Fecal calprotectin (μg/mL) (normal value: < 50 μg/mL) 91.35 (10-571.2)

CDAI, Harvey-Bradshaw score, fibrinogen, CRP, acid-α1 glycoprotein, cytokines, and soluble cytokine receptor serum levels as well as fecal calprotectin concentrations are shown in Table 1.

Terminal ileum or neo-terminal ileum (in the case of previous surgical resection) was reached in all cases. All but 2 patients (92.9%) had endoscopic lesions. However, globally these lesions were very mild (Fig. 1): the median CDEIS was 3.4 (0–16) and only 9 patients (32.1%) had a CDEIS ≥6.19 Nine patients (32.1%) had strictures and only 2 patients (7%) had deep ulcerations. In the 12 patients without treatment or treated with mesalazine, median CDEIS was not different (2.8; range: 0–10).

thumbnail image

Figure 1. Value of the Crohn's disease endoscopic index of severity (CDEIS) in the 28 patients. Median CDEIS was 3.4 (0–16). Only 9/28 (32.1%) patients had a CDEIS ≥6.

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Correlations

CDAI was significantly correlated with Harvey–Bradshaw score (r = 0.42; P = 0.05) and fibrinogen (r = 0.51; P = 0.02). Correlation with CRP was borderline for significance (r = 0.39; P = 0.07). No significant correlation was found between CDAI and acid α1-glycoprotein, ESR, or any of cytokines or cytokine-soluble receptors. There was no correlation either between CDAI and the CDEIS or fecal calprotectin. CDEIS was not significantly correlated with any of the biological parameters tested.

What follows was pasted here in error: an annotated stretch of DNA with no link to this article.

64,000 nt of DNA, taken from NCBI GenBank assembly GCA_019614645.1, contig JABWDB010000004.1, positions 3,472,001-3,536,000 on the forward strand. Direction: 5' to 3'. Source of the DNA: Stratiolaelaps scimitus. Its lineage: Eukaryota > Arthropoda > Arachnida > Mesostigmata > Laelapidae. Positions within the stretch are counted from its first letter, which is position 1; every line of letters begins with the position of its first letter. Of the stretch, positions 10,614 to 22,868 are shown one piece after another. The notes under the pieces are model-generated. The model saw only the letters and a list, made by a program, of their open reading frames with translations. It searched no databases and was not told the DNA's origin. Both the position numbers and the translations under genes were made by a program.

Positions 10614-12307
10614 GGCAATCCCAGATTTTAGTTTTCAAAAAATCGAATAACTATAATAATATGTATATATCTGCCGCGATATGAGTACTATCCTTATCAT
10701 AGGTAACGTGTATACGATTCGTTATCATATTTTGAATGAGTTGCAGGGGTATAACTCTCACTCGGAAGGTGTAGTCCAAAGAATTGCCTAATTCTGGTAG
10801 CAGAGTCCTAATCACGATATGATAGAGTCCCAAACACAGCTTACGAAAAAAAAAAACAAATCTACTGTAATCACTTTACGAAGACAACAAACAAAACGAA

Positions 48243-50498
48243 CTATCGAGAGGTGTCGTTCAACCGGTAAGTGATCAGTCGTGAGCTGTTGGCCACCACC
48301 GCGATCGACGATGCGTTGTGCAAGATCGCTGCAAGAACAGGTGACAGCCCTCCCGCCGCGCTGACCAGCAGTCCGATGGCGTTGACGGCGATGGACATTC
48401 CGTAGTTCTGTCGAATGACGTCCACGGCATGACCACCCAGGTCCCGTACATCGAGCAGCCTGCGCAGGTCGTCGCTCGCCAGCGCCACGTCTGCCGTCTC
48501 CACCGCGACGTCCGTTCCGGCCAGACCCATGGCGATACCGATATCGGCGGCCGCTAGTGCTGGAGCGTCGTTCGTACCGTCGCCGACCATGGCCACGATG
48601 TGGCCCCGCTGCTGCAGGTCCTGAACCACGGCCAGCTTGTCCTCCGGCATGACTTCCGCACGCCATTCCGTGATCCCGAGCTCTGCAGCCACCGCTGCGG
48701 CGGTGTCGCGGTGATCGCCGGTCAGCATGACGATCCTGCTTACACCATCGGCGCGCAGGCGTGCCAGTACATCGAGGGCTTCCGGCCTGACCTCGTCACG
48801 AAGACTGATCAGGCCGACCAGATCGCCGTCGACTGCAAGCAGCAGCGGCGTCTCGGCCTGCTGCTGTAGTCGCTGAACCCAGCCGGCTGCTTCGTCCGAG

Markers Associated with Endoscopic Significant Lesions

When comparing demographic and clinical characteristics, clinical activity scores, and biological markers between patients having or not having significant endoscopic lesions as defined by a thresholds of 6 for the CDEIS, there was no significant difference except for the previous history of surgical intestinal resection: all the patients (9/9) with a CDEIS ≥6 had a history of intestinal resection as compared to 6/19 patients with a CDEIS <6 (Table 2). The 13 patients without previous intestinal resection thus all had a CDEIS <6. Multivariate analysis did not disclose any other parameter associated with a CDEIS ≥6. Particularly, steroid treatment was not associated with more severe lesions.

Table 2. Clinical Characteristics and Biological Markers According to Endoscopic Activity of the Disease
 CDEIS ≥6 (n = 9)CDEIS <6 (n = 19)P value
  1. CDAI, Crohn's Disease Activity Index CDEIS, Crohn's Disease Endoscopy Index of Severity; CRP. C-reactive protein; ESR, erythrocyte sedimentation rate.

  2. The threshold of 6 for CDEIS corresponds to clinically significant lesions and has been previously validated.19 Normal values for biological markers are given in Table 1

IL6 (pg/mL)12 (12-1231)12 (12-225)0.73
IL1 (pg/mL)44 (44-44)44 (44-2452)0.29
IL8 (pg/mL)12 (12-18)12 (12-880)0.23
sIL2R (pg/mL)101 (101-368)101 (101-1060)0.76
sTNFR2 (ng/mL)4.7 (2.7-9.7)5.6 (2.9-16.6)0.29
Calprotectin (μg/mL)76.8 (11.7-324.1)122.1 (10–571.2)0.57
ESR (mm/h)13.5 (2-30)10 (3-31)0.81
Fibrinogen (g/L)3.7 (3-4.3)3.6 (3-5.2)0.97
Acid alpha-1 glycoprotein (g/L)0.91 (0.86-0.95)0.92 (0.5-1.33)0.89
CRP (mg/L)2.5 (1-6)2 (0– 6)0.4
CDAI178 (156-485)182 (151-247.4)0.73
H–B11 (7-36)11 (8-15)0.97
Stricture5/94/190.09
Previous intestinal resection9/96/190.0008
Male gender2/97/190.67
Pure ileal disease5/910/191.00
Disease duration (y)17.5 (4-23)7 (1-35)0.27
Smoker5/99/191.00
5-ASA treatment3/98/191.00
Immunosuppressive treatment4/95/190.41
Steroid treatment5/99/191.00

DISCUSSION

  1. Top of page
  2. Abstract
  3. MATERIALS AND METHODS
  4. RESULTS
  5. DISCUSSION
  6. REFERENCES